A few weeks ago a co-worker and I were discussing some things we really enjoyed about our work environment. It reminded me of a few key questions I ask (or things that I look for) during an interview that typically indicate whether or not a job is going to be a good fit or not.

What do you use for e-mail?

It is a simple question but the answer tells you a lot about a company. It should be a two part answer for technical positions. On the desktop side, the answer should be a SaaS or Cloud based solution (Google, Office 365, etc.). On the server or infrastructure side, the response should be “a vendor” or “a third party”.

E-mail is harder to manage than you would think. It requires a non-trivial amount of infrastructure resources (servers, DNS, spam filtering, monitoring, etc.). E-mail also has to be managed by people with specific skill sets. If the e-mail admin is doing other tasks; you are going to have a bad time. Handing this service off to an outside party is very often extremely cost effective and frees up people to accomplish things that contribute to the company’s bottom line as well as remove an attack vector.

Mac, Windows, or Linux Laptops?

Five years or so ago, Macs were “cool”, but today they are very normal to see in meetings, development teams, operations teams, and management. Windows desktops are dying (as is the greater PC industry). To sit there and be a Windows (or PC) only shop is both naive and restrictive to people and groups. I have not used a Windows based operating system in over five years. I am sure I could figure things out but why force me to do so? Mac vs. PC is not about preference; it is about allowing people to choose tools that work best for their workflows.

There is one caveat, if a company is anti-Apple but allows you to install whatever operating system you want on a PC that is not as big a red flag. Also, if a company has a liberal BYOD policy (and you can bring your own Mac) then bring your own Mac to work and be done with it.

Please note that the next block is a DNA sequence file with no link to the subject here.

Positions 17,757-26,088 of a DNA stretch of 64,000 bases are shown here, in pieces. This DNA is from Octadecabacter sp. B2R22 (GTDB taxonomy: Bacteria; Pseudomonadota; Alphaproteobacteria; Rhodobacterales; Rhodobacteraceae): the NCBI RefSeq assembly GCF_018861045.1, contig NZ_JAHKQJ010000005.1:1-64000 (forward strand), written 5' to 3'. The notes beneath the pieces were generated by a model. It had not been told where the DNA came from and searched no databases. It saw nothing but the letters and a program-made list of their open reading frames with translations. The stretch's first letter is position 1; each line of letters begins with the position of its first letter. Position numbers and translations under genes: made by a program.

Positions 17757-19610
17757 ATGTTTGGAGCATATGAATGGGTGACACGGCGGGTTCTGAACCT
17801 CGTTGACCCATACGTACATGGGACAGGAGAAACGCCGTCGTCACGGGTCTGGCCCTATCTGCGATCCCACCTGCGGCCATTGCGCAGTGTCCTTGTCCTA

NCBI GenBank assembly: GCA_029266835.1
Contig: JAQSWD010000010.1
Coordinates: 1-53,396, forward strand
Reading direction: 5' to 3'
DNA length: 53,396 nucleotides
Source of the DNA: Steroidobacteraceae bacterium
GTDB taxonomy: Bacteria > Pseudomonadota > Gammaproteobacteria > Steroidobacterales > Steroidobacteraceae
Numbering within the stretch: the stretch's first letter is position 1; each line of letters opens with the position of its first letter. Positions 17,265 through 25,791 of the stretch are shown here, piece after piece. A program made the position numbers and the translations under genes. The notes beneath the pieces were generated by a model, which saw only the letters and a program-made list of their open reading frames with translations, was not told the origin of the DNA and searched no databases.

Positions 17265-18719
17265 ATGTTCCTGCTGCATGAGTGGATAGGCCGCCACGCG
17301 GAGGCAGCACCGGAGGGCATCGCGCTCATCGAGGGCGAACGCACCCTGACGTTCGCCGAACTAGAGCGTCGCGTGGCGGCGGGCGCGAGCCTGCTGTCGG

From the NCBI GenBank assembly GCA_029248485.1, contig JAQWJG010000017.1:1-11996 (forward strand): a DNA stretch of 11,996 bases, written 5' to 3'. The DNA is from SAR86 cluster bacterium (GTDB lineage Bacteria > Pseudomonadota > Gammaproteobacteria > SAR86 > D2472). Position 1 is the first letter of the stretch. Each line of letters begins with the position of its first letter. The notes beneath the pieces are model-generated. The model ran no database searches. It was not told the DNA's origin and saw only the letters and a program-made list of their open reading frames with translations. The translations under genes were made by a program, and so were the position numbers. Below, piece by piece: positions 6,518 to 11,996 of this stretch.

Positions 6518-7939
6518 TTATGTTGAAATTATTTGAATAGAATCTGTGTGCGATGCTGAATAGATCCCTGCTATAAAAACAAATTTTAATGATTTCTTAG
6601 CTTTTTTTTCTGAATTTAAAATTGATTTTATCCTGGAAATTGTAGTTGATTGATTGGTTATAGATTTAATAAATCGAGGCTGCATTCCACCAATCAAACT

The actual work space is incredibly important too. Is it a huge cube farm on an open floor? Is it a high walled, segmented cube farm? Are there lots of offices and doors? Are there isolated break areas? Are there collaboration areas and meeting rooms easily available? This is about allowing for quiet work times and collaborative work times. The environment should allow you to socialize with co-workers during breaks for coffee without distracting people hard at work. The spaces should keep people who are concentrating “in the zone” and people who are meeting on point.

Lesser things (but important nonetheless)

I have actually found the dress code to be incredibly important. Make sure you are comfortable in the attire you are expected to wear. If you feel best in a suit make sure you do not stick out like a sore thumb when you wear one. Inversely, make sure you are not dragged down to HR if you wear shorts and a t-shirt regularly.

If there is free and ready access to coffee (or other forms of caffeine) that company gets an A+. Bringing your own coffee to work is great if you like it a certain way but not having to bother with it is truly a blessing (especially if you end up working a nineteen day).

How does a company handle meetings? Do they allow them to interrupt the work day? Is there a general policy around when meetings should be scheduled? Does someone have a calendar that is routinely triple booked? These are all valid questions to ask because being in meetings where nothing gets done or decided is really annoying. The best company meeting policy I have ever experienced is one that allowed for meetings to only be scheduled on Mondays and Fridays. It was truly great to push meetings to specific days and then have three solid days of work almost guaranteed.

This article was originally featured on Medium

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